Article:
prof. dr. H.L. Dugdale
Genomics of senescence: Individuals senesce differently, but the causes remain poorly understood. Alex is using genomic and quantitative genetic analyses to investigate the genetic basis of senescence in the Seychelles warbler, and how this is maintained in the face of natural selection. Alex is also interested in how early-life conditions and life history decisions influence senescence.
Individual variation in reproductive success in the Seychelles warbler: The evolution of cooperation is a topic of great interest to behavioural ecologists. Ellie is studying the relative effect of genetic, social and environmental conditions on reproductive success in the Seychelles warbler. Specifically, Ellie is looking at how the social environment impacts fitness, how reproductive success differs between the two sexes, and how genomic basis underpinning this variation is distributed across the genome.
Causes and consequences of personality in the Seychelles warbler: Animal ‘personalities’ describe consistent differences between individuals in behavioural traits. Tara is researching whether personality traits, such as exploration and avoidance, are associated with varying life-history strategies that are seen in the Seychelles warbler. Tara is also investigating how personalities are maintained by studying the underlying genetic variance of personality traits and by partitioning their genetic variance across the genome.
Biomarkers of senescence in the Seychelles warbler: Why individuals of the same chronological age vary in biological age is not well understood. Biomarkers that reflect age-related declines in condition are the key to understanding this variation. Tom is testing which biomarkers of biological age best predict future survival and breeding success in the Seychelles warbler, and whether variation in these biomarkers can be explained by environmental and social factors. This knowledge will help guide interventions that could prolong healthy life.
Conservation genomics of the Seychelles warbler: Inbreeding has a huge effect on the evolution and proliferation of small, isolated populations of conservation concern. Despite its importance, the genetic architecture of inbreeding and its influence on fitness is poorly understood. By analysing the genome and comparing inbreeding depression in source and translocated populations of Seychelles warblers, Charlotte will produce models to guide future conservation management plans.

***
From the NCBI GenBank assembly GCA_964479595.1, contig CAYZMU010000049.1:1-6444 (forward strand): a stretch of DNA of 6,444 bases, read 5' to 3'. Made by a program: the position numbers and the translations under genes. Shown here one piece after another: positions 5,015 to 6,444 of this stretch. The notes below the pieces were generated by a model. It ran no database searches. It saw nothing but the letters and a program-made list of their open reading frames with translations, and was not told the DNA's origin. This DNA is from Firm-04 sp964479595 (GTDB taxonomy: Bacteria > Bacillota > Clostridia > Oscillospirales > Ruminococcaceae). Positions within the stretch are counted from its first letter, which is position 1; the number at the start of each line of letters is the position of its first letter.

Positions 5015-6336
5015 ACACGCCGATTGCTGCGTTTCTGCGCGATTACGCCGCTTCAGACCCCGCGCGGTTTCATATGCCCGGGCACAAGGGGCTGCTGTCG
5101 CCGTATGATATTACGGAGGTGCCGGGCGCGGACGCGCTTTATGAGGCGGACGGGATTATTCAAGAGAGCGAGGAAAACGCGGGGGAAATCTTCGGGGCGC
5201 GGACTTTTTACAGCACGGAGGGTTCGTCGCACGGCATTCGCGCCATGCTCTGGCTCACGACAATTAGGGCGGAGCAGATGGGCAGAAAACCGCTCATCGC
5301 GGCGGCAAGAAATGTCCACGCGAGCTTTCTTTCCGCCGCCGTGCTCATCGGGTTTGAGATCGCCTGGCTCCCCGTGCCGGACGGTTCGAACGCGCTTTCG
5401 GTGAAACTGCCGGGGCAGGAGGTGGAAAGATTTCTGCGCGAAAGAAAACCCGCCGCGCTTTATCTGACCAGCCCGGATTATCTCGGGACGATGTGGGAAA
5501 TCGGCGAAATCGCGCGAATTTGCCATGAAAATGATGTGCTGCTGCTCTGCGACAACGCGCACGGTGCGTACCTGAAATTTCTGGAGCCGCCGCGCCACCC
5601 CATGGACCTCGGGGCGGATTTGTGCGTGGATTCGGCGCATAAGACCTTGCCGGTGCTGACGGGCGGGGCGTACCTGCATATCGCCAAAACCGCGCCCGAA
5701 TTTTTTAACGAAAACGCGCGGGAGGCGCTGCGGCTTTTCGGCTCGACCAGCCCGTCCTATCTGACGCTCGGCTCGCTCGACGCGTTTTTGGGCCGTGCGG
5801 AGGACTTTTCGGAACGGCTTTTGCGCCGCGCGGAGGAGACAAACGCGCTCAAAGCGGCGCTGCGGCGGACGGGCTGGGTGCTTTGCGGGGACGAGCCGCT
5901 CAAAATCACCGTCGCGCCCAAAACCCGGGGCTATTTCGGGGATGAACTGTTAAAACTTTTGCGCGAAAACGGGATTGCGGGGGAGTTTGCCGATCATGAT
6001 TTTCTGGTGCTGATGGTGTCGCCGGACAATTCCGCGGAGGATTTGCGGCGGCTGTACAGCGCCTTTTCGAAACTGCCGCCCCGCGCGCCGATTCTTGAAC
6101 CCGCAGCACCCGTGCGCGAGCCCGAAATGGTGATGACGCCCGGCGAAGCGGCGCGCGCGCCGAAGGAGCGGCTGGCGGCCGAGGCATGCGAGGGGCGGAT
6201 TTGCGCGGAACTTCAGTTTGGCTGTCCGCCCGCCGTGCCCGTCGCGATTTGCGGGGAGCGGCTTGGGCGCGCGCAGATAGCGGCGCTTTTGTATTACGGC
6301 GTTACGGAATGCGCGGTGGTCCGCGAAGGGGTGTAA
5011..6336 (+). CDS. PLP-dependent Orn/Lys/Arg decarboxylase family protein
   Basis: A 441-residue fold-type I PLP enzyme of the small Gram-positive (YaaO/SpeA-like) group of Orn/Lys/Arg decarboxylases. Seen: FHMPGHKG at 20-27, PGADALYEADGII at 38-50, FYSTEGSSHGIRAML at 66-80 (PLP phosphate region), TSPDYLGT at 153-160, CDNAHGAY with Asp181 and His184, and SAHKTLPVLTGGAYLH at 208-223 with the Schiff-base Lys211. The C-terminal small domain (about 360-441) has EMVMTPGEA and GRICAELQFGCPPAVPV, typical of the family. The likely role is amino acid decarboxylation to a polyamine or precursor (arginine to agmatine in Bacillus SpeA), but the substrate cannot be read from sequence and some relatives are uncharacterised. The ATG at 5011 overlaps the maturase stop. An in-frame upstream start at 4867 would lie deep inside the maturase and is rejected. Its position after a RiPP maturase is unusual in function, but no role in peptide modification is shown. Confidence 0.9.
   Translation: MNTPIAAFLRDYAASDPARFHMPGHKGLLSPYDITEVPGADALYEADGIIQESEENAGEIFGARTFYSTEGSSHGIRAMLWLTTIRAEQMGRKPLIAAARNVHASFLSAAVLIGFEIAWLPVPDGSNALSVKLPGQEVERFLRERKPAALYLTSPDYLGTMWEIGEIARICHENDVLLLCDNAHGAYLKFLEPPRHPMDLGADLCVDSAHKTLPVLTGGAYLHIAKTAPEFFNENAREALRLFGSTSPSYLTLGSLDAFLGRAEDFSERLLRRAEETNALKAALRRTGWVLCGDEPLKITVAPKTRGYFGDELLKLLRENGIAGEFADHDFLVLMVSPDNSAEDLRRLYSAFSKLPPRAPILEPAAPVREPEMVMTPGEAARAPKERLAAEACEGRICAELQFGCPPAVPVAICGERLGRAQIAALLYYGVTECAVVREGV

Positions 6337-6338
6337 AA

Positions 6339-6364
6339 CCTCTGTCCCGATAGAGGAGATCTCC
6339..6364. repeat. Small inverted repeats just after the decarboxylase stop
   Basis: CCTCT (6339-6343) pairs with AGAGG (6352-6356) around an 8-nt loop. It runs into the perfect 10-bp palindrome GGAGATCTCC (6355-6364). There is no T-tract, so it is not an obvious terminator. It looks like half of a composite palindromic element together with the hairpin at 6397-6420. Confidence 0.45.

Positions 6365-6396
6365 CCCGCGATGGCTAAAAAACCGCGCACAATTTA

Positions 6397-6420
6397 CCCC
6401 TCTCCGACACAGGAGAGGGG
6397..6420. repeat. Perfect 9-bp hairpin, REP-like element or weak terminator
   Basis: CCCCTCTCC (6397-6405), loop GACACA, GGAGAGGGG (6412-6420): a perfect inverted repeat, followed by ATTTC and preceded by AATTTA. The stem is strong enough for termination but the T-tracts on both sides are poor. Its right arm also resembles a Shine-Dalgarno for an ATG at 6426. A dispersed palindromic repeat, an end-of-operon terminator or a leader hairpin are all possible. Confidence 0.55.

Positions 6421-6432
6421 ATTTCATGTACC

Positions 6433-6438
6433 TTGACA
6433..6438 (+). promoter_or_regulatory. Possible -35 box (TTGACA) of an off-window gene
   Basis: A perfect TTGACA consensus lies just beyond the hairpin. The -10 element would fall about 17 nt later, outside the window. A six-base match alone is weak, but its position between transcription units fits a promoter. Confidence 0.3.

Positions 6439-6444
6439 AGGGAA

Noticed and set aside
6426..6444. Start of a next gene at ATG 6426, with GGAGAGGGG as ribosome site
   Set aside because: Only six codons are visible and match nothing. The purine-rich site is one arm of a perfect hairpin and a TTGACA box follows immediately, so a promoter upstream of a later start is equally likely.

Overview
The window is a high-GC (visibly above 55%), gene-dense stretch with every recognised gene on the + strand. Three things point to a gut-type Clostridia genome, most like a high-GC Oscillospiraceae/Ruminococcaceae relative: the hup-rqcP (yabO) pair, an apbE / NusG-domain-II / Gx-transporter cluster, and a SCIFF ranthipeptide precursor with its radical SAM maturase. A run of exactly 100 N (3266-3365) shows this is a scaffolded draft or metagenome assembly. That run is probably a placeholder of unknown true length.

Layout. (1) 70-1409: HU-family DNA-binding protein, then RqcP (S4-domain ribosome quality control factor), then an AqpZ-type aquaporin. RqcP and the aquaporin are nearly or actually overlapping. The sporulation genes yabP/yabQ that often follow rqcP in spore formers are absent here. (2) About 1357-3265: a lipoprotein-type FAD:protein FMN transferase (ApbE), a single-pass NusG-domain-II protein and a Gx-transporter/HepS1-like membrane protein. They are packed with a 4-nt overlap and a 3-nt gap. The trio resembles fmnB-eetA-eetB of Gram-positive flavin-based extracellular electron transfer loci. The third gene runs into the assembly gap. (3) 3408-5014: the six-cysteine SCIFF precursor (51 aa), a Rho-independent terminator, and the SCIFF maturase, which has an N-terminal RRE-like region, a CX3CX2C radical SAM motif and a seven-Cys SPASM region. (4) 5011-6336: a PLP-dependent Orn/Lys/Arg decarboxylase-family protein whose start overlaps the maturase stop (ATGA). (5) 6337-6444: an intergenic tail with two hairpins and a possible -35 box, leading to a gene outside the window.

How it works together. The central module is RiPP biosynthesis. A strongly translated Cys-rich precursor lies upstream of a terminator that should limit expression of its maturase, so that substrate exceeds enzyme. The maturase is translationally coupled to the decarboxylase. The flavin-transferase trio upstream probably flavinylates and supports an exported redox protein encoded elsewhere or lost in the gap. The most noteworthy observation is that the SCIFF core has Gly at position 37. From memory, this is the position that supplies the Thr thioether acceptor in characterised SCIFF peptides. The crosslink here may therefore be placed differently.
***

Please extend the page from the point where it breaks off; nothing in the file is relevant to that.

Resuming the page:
Antagonistic effects and the maintenance of genetic variation: Genetic variation is crucial in maintaining the adaptive potential of populations. Variation is particularly important when considering immune genes, determining the ability of individuals to combat pathogens and thus influencing their survival. Charli is investigating how different mechanisms – including antagonistic effects on survival and reproduction – interact to maintain genetic variation at various immune genes within the Seychelles warbler.
Ecological genomics and speciation boundaries in the Myotis bats: How do environmental and ecological variation influence patterns of gene flow? Laura will investigate this question by studying genomic variation of a Myotis bat complex along the 1300 km length of the Baja California Peninsular in Mexico. By analysing spatial and genomic variation within and among the Myotis species Laura will improve our understanding of their ecological differentiation and environmental adaptations.
Population dynamics and dispersal: Individuals differ in their dispersal behaviour, from their natal territory to their breeding location. These differences are influenced by the social environment, which impacts fitness and population dynamics. Michela’s PhD combines experimental fieldwork with mathematical modelling. She is investigating how social interactions influence dispersal decisions in the cooperatively breeding Seychelles warbler, and the consequences this has on population dynamics.
|Last modified:||07 May 2020 7.56 p.m.|